Royal Icing

2 egg whites

1 Tbs. lemon juice

3 cups powdered sugar

food coloring

Whisk all ingredients except for the coloring in a clean bowl on high speed. They should be shiny and an opaque white. It should be a glue-like consistency. Divide into bowls and mix in the coloring as desired. Keep covered with a damp towel so it does not dry out.

So, those are the recipes for sugar cookies and royal icing for decorating. I really liked the brown sugar cookies, and I think that was everyone’s favorite as well.

Happy Holidays and Happy New Year! (though I am sure I’ll bake something else before New Year’s.)

apples and honey

So, to celebrate the Jewish New Year, it is tradition to eat apples and honey together. Since I am not such a fan of fruit, but more of a fan of everything sweet, I decided to make apple and honey lollipops. They turned out pretty well, and even look good enough to give away to the various homes I will be entering to celebrate the holiday (or Holy Day, as some people might call it.) this weekend. Making candy is pretty easy to do. It just takes some time (doesn’t everything?!) to wait for the sugar to boil to become about 300 degrees. (professional candy makers call this the hard crack stage, but last night we called it “waiting for the crack”.) Since it is so easy, this will probably be my shortest post yet. (But perhaps my sweetest?!)
Lollipops (makes about 20-30 depending on how big you make them and how fast you are with the hot sugar)
1. Spray either a marble slab or counter space (if you are lucky enough to have one…) or a cookie sheet or jelly roll pan with some non-stick spray.
2. Measure your ingredients. I did this in a liquid (glass) measuring cup, because if you pour the corn syrup on top of the sugar, it is easier to get out. It is really easy to remember: 1/2 cup of each: sugar, corn syrup, and water. For the apple flavored candy, I used apple juice concentrate, about 2 tablespoons. Do not add the flavor to the sugar mixture yet. You will do this after the sugar reaches the right temperature.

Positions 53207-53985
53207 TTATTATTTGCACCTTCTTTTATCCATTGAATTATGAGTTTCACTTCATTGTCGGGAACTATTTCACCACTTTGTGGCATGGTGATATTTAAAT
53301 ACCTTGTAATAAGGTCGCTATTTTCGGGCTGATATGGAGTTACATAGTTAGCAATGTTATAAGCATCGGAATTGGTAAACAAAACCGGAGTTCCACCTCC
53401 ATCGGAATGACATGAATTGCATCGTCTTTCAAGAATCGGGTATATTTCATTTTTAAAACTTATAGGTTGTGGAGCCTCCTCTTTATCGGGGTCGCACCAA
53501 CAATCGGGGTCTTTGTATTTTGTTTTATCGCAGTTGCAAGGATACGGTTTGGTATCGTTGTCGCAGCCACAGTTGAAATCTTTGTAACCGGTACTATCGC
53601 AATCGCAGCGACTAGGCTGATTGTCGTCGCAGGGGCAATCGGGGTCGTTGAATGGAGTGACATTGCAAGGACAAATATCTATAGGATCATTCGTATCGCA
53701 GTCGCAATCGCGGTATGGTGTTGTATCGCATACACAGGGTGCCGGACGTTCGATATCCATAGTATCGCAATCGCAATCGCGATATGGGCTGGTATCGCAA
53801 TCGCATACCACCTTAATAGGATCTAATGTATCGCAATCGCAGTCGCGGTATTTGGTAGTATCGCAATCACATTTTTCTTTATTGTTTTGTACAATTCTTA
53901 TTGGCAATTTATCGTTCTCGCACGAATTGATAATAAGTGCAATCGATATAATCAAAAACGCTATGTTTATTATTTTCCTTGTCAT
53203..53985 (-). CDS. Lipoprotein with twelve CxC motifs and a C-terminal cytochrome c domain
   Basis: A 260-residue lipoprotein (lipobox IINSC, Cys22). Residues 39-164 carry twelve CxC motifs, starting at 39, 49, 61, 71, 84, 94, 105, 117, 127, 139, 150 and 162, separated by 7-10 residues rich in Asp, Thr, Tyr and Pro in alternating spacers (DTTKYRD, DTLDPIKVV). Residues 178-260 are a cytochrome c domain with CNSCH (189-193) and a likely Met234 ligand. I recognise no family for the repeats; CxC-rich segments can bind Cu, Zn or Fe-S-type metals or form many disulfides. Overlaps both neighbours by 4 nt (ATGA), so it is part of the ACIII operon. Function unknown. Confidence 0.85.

3. Pour the sugar, syrup, and water into a pot and let boil. If you have a candy thermometer (which I do, but did not remember it last night) you can use it to take the temperature of the boiling sugar mixture, and you want to wait till it reaches 293-300 degrees. (I looked at many sites and the temperature for hard crack stage varies from site to site. The Baking and Pastry book from the CIA says 293 degrees.) If you do not have a candy thermometer, you can test the sugar the old fashioned way, by putting some syrup into cold water. If you can form a ball and it is hard to crack, you are all set. Also, 300 degrees is right before sugar starts to caramelize (it starts at around 310 degrees) so, if you notice your sugar starting to turn yellowish/goldish then that is also a good way to know when the sugar is at the right temperature.
4.  Add flavoring (and coloring, but it has to be oil based to work). Mix quickly.
5. Pour the sugar onto the pan, and quickly insert a lollipop stick, and rotate the stick so that you can be sure that it is completely covered in candy. You have to work quickly because the sugar will get thick and start to set up.
6. After the lollipops have cooled some, you can transfer them to wax paper and let them finish cooling before wrapping them.
If you are like me, and want to create two-flavored lollies, you can just pour the second flavor on top of the first.
That’s it. Pretty easy, huh? If you have any questions, of course you can post them as comments, and I will try to help, but I also found this website helpful, too.
Pictures! I like the top one, the pop looks kinda like an apple, I think. :o)